Can you describe how community organizing or building has been represented within your art practice?
It really influences how I think about what I want my work to convey. I hope that my work can help the public look at a problem or a situation with new perspective and in a way that is empowering. Successful community organizing requires building power -- and I believe building power begins with having new insights and believing that change is possible.
Shroud, 1,281 used white shirts commemorating the lives lost in the Rana Plaza Factory Collapse, Bangladesh, 2013 and the Triangle Shirtwaist Factory Fire, NYC, 1911. People of the Jewish faith and the Muslim faith are both buried in white. All of the shirts were worn, discarded and purchased by the pound in Minneapolis -- showing the way consumers are complicit in the working conditions of the garment workers who made these shirts.
The Bottom Line, plackets removed from used shirts, This work draws attention to the way clothes are mass produced is inextricably linked to the bottom lines of major international brands. The color palette of this piece suggests corporate culture. The people who wear these shirts are making decisions that impact the working conditions – the pay and safety of the workers who made the same shirts.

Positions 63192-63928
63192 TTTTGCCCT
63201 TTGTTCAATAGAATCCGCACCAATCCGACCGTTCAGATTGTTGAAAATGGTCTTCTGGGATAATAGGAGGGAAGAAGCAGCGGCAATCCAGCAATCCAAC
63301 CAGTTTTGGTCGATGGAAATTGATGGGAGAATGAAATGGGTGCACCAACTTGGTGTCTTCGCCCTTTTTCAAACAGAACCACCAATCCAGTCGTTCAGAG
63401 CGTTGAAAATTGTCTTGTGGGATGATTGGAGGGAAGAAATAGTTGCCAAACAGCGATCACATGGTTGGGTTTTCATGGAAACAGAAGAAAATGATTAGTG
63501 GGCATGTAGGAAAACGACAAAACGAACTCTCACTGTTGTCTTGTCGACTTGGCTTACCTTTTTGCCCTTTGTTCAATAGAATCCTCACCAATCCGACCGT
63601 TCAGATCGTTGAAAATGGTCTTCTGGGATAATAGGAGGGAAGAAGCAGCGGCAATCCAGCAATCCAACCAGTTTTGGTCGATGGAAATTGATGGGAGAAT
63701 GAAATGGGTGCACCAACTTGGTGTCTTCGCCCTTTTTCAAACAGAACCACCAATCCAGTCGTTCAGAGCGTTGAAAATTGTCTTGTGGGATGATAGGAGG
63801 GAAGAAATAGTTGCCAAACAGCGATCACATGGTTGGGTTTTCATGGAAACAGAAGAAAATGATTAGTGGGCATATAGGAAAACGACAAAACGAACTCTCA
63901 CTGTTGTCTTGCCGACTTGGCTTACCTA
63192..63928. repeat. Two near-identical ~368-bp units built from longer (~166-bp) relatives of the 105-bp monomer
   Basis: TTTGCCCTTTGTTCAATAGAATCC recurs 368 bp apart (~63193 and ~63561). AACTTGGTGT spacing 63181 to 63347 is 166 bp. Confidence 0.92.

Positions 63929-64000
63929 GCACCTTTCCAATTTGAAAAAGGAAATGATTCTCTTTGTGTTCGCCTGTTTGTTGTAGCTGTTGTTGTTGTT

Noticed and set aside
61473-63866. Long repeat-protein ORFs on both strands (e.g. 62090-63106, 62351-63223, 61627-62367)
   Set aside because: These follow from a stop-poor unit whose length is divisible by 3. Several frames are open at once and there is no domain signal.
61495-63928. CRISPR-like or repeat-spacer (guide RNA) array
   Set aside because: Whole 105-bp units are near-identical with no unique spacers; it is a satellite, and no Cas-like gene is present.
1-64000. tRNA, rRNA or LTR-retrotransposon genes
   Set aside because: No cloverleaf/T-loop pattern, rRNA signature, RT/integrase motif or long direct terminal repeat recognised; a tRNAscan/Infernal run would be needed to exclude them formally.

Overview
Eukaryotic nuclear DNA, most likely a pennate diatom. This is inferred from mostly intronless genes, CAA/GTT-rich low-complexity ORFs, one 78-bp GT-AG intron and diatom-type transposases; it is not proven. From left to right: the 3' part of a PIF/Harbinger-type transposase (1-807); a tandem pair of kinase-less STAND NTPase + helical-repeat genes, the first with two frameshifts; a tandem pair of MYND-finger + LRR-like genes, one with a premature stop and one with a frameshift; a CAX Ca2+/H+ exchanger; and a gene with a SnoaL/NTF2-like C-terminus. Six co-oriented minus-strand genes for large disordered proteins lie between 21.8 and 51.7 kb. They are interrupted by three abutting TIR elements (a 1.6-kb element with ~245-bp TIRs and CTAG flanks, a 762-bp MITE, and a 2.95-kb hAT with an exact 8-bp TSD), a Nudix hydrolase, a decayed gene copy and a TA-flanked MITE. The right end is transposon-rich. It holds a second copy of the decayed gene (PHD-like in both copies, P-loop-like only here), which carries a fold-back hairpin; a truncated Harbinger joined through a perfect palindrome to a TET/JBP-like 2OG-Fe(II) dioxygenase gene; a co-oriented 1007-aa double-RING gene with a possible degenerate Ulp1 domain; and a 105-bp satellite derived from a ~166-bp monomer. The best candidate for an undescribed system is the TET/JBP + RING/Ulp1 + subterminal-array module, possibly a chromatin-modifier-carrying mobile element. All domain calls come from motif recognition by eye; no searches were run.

I am so curious about your sewing machine! I know it’s so important to the art you make. Do you have one that you prefer to use, or do you use a mix of machines?
At the core of my practice is a sewing machine, which I think of as a deeply symbolic and practical object. Most humans on the planet wear clothes made by this same tool -- a symbol of our connectedness. I divert sewing's original purpose of creating and mending, toward social critique. I call attention to the stitch as a symbol of human interdependence, using it to express belief in the possibility of social change.
I have a lot of sewing machines -- people keep giving them to me! Many of my friends have mothers who have machines that they aren’t using any more so they call me up when their mothers are getting rid of them! I used many of them in a Northern Spark project I did a few years ago called Behind the Seams. I am beginning to plan another community engagement project that will involve many sewing machines so stay tuned.
My favorite one is still my Nechi, an old steel Italian machine that I bought at a garage sale for $3.00 a few days before grad school started because I thought it would be fun to play with in my studio. The rest is history.